Needed: gizmo dorks
I make such a claim after recently forcing my dad into the strange new TV world of Tivo. Now, if you’re like 98 percent of America, you’ve heard of Tivo but really don’t have much of a clue as to what the heck the dang thing is or does. I could waste the rest of my space explaining it, but suffice to say it’s a terrific doodad that allows you to pause live television, record shows at the push of a button, plus 342 more nifty little tasks.
Most people think Tivo sounds great until they hear the unit costs 300 bucks, with a monthly charge of $13, and then they quickly punt and say, “Well, you know, the VCR is fine.” But in the case of my old man, a 77-year-old TV fiend with plenty of disposable dough, the Tivo was a seriously cool and potentially life-changing techno-purchase. He was intrigued but shy about pulling the purchase trigger, since he was vaguely aware this was some kind of snot-nosed modern thingie with a hard drive, and he avoids hard drives in the same way he avoids black light Blues Traveler posters. So I stepped up and ordered one for him, had it delivered (he’s 300 miles away) and then realized that the collision between him and this modern technology would be sorta like matter colliding with anti-matter, possibly endangering an important agricultural section of the San Joaquin Valley.
There was, however, a solution. Get a professional nerd/dork from Best Guys to come over and set it up for a nominal fee. Perfect. Well, almost perfect. The pro came over, wired everything up, then said, “Here’s your manual. Enjoy your Tivo,” and vamoosed. Instantly, he achieved the opposite of perfect. Dad was expecting some sort of introductory session to get him goin’ in this brave new world; what he got was a slipshod shuffle from a flatfoot who had two-for-one margaritas at the top of his list.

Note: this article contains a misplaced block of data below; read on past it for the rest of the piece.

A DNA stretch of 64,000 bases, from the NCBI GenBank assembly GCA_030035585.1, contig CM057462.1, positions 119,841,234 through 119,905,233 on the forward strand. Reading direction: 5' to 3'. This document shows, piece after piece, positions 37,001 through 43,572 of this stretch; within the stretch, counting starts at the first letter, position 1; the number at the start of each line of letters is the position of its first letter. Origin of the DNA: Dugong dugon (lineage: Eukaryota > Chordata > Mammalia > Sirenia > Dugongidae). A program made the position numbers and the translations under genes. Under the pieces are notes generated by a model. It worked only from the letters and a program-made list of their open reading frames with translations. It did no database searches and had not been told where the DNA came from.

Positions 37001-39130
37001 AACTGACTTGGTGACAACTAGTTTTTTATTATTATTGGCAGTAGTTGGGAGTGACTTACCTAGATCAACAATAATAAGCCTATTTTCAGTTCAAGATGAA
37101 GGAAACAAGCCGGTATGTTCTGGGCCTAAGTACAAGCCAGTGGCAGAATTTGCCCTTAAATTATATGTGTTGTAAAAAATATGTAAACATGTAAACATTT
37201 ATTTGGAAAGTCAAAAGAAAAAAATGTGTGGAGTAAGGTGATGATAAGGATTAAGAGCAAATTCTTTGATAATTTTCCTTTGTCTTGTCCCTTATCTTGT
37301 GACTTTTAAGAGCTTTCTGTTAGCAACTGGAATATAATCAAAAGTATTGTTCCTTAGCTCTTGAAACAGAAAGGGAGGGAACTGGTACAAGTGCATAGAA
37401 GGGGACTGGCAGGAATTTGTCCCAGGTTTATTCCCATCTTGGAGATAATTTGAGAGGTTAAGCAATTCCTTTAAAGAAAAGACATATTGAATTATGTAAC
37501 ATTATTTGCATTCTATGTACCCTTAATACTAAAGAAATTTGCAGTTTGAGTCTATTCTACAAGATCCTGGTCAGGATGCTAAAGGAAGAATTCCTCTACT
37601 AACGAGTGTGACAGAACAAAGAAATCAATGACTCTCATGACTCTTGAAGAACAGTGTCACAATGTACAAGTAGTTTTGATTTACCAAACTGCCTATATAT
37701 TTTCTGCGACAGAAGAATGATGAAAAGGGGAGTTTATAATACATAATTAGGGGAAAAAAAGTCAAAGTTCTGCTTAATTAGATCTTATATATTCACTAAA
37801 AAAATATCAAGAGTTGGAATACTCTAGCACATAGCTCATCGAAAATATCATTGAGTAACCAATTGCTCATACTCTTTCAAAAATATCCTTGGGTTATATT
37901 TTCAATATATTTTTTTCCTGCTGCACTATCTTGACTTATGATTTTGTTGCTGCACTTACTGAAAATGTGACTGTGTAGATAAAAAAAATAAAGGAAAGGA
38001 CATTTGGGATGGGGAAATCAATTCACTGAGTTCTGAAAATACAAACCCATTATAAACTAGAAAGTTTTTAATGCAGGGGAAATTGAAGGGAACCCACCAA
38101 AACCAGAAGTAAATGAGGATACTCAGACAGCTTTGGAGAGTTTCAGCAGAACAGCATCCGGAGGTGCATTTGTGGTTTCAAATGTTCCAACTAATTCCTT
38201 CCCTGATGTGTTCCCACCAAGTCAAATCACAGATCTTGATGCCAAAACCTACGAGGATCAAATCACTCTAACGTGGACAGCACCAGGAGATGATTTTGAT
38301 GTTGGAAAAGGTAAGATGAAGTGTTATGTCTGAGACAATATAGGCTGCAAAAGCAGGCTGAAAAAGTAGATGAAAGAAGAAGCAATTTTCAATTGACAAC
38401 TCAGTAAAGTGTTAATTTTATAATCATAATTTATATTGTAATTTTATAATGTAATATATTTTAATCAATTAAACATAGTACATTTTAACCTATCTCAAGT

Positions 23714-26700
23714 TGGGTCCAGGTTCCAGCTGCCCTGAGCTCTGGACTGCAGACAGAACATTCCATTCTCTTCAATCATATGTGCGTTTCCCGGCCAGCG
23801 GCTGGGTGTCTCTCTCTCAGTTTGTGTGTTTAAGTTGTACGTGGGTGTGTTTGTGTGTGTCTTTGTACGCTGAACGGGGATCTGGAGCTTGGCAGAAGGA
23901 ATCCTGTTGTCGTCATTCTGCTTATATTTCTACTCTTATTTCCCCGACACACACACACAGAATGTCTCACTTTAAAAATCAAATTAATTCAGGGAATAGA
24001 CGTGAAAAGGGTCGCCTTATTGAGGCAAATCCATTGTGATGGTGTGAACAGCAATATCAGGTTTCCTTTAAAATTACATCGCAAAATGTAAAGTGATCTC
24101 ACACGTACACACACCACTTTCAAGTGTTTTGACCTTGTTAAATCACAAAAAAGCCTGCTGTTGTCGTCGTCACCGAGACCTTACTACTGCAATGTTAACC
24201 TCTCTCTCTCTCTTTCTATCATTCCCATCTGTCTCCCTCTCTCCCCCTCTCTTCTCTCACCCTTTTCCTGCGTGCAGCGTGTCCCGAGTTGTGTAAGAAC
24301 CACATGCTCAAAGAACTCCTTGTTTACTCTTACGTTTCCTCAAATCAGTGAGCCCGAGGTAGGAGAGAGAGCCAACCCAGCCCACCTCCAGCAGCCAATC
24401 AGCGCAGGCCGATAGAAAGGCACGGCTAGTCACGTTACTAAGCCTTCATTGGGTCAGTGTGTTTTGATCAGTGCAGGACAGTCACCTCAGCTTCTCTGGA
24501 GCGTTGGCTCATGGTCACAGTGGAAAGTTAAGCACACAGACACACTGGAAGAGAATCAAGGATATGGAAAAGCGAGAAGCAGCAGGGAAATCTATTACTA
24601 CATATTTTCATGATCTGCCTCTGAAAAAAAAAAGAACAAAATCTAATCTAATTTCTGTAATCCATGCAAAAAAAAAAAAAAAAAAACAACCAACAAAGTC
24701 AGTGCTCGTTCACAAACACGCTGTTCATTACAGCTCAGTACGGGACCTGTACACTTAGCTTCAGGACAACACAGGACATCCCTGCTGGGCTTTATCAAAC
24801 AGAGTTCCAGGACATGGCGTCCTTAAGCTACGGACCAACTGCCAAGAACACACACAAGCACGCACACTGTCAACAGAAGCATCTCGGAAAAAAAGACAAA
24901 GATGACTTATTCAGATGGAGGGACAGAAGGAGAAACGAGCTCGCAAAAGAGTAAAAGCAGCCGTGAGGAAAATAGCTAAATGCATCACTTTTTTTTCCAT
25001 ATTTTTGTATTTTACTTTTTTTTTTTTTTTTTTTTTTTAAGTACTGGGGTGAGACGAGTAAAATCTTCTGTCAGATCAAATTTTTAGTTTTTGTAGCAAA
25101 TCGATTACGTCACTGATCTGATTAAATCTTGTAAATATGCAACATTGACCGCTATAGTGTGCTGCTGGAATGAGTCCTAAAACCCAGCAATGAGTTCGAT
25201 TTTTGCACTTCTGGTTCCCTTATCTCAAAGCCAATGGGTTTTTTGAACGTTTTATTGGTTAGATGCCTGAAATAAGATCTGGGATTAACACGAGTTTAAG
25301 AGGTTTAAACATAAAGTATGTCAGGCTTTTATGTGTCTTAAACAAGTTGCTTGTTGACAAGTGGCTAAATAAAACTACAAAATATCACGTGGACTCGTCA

A week later, I’m getting the old man through it. We concentrate on one new Tivo function a day, combined with a lot of deep breathing and highballs, and I think we’ll be OK soon. He’s making steady progress, although the stress factor of the first few days probably guaranteed there are now big black Sharpie lines in the will where my name used to be.
As for career opportunities, well, something tells me my dad ain’t the only fogey getting zoomed like that. If you’re good at setting up computers, home theaters, stereos and Tivos, and you’re willing to stick around to show the geezers how to operate this stuff, I’m guessing there are a heckuva lot of old folks out there who would throw fistfuls of cash at you to do just that.